MARSHFIELD − At age 99, Wallace "Wally" Rockwell was ready to move from his longtime house in Norwell to a retirement community, but he wasn't going anywhere without his dog.
Sunny, his 3-year-old Jack Russell terrier, had captured his heart quickly after his previous rescue dog, Alice, a shepherd mix, died of leukemia at age 14 last year. A neighbor, Lee Ames, helped him find Sunny, who needed a home, through the Scituate Animal Shelter.
Sunny has been just as vital for Wally's sense of well-being. The dog, who loves to sit on his lap, gives him a reason to get up in the morning and a happy routine to the day. Wally simply gets lonely without his best buddy beside him.
One day, Wally suggested to his daughter Elizabeth that they drive down to check out the Village at Proprietors Green, a senior residence in Marshfield.
He knew he would enjoy being around the people, activities and meals. The biggest selling point was that if a new resident already has a dog, it is allowed to come with them. That was perfect for Wally's plans to rent a one-bedroom apartment in independent living. Valeri Williams, director of resident services, and another staff member even bring their dogs to work.
"That's fine. ... Do you have another family member who might be involved?" Laken asked, unaccustomed to such independence in a near-centenarian.
Today, you will find Sunny and 100-year-old Wally in a first-floor apartment, near the front entrance. Sunny sleeps on his own blanket on top of the foot of Wally's bed. A sliding glass door in the living room allows him to go outside to the patio.
"That's my table up in the corner there − there are five of us every evening," Wally says, giving a tour of the dining room. "Boys and girls from the high school are the servers."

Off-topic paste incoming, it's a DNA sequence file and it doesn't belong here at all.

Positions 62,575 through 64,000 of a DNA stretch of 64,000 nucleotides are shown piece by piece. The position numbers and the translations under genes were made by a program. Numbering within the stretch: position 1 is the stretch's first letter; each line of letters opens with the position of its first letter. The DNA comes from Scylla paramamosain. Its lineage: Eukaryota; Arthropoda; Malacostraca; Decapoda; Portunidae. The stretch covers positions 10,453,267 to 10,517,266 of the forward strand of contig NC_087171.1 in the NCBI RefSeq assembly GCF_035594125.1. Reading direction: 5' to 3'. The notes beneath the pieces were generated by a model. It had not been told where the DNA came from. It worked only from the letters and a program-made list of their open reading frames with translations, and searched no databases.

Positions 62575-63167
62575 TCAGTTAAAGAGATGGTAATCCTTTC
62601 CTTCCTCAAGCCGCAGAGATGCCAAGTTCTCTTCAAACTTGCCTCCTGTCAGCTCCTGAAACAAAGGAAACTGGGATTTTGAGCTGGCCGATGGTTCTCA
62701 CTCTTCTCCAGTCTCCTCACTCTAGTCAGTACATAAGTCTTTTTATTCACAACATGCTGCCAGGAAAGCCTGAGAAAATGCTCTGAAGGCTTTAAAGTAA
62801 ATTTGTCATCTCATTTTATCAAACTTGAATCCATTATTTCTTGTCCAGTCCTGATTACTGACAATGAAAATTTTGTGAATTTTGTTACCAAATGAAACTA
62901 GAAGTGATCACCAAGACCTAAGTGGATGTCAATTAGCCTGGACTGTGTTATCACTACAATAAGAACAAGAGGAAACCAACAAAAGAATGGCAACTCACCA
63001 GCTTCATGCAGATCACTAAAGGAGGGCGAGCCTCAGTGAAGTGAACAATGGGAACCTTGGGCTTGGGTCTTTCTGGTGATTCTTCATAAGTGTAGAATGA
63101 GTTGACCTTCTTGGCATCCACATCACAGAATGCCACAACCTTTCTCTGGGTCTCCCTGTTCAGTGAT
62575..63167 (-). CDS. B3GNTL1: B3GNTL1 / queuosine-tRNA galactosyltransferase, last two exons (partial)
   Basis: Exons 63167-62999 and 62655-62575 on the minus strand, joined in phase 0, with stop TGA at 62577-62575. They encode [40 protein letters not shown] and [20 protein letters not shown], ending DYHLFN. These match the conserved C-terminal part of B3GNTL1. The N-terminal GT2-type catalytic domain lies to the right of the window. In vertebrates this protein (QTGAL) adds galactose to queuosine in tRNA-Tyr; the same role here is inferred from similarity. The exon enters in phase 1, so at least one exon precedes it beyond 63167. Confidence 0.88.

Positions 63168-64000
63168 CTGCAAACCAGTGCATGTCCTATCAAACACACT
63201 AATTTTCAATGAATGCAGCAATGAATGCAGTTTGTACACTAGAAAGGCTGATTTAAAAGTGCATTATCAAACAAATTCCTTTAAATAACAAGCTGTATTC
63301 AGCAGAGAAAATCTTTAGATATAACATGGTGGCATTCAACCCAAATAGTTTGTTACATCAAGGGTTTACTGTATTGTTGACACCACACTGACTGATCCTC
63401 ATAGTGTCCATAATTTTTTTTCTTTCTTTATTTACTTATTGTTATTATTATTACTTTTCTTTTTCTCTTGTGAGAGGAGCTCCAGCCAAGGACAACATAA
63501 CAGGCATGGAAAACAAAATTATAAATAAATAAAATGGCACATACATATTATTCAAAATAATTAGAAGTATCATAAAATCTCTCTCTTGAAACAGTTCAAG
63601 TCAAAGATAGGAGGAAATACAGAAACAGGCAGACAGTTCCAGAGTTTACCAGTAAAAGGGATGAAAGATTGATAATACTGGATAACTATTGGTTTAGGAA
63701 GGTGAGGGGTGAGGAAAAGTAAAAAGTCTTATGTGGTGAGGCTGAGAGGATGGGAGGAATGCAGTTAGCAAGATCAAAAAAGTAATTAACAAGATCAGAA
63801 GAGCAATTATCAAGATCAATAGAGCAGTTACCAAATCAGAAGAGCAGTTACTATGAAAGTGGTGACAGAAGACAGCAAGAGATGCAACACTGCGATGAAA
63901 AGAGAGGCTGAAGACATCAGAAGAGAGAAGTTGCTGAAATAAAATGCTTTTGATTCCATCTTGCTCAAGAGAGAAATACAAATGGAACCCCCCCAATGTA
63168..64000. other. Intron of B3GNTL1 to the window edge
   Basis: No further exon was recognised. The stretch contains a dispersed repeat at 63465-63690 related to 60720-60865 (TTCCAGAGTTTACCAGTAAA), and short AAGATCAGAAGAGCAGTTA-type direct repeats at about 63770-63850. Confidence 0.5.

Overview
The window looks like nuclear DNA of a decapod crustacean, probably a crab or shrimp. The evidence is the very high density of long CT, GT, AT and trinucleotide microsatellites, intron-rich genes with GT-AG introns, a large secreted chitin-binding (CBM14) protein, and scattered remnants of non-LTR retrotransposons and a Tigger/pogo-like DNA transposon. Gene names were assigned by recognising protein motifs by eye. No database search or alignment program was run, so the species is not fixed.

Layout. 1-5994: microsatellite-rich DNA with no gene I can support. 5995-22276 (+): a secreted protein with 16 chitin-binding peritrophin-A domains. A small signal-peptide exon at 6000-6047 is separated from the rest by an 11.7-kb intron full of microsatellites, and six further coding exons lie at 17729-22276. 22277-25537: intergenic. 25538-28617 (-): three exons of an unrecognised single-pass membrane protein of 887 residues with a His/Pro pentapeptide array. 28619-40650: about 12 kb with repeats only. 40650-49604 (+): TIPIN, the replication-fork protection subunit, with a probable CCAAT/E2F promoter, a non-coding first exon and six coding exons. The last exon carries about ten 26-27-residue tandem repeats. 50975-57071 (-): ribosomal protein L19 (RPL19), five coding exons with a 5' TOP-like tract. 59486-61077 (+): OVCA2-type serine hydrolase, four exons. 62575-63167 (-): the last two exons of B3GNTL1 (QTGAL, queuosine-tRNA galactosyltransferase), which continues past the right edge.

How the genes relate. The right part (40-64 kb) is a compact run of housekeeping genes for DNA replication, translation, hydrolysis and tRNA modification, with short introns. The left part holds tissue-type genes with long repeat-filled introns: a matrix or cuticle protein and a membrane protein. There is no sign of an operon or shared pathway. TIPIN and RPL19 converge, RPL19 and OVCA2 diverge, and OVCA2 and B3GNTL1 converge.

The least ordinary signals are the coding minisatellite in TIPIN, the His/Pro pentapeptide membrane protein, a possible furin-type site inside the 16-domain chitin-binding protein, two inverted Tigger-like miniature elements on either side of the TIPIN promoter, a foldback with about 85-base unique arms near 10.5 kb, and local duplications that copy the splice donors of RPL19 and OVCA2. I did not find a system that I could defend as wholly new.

Wally is not the only resident with a dog. His neighbor Marie Murphy, who turns 89 in August, proudly introduces her 10-year-old miniature poodle, Archie. They have lived there for two years and she also walks him outside often.
"I'm very attached to him," she says. "He's my companion."
Lois, another resident, says, "He also adds a lot to her friends."
Wally, who reached triple digits May 17, is one of the oldest residents and regarded as quite remarkable.
"He still drives," a resident says. Wally smiles and adds that he stays close to home, driving the few hundred yards to shop for food at Roche Bros. or to eat at nearby restaurants.
It's not really a surprise to him that he made it to the century mark. His mother lived to 109.
"I'd rather be younger," he says but strolls right along, making graceful conversation, as Sunny scampers ahead to greet other residents.
This winsome pair have a daily routine: After breakfast and lunch, they walk twice a day and may go to an activity such as bingo, a music program or the on-site movie theater.
"This dog is a beautiful dog," Murphy says. "And he doesn't bark."
Wally has just one correction. If there is a movie or TV show about dogs, and Sunny sees that on the screen, he is all in.
How grateful we are that Bill Begley, of Weymouth, had such a wonderful outpouring of affection and admiration for his 100th birthday April 16, when he received 546 birthday cards from across the South Shore and several visits from friends and town and state officials at the Dwyer Home.
Bill, a longtime volunteer in Weymouth at both the senior center and other town enterprises, passed away quietly in his sleep over the weekend.
Thank you again to Karen Johnston, director of Weymouth elder services; Mayor Robert Hedlund and his staff; the Dwyer Home staff; and his many other friends, including Muriel Savoy Moloney, for making Bill feel as special as he was during his final months. He rallied to the occasion with delight and humor and it was uplifting to see him again. He will be missed by many near and far.
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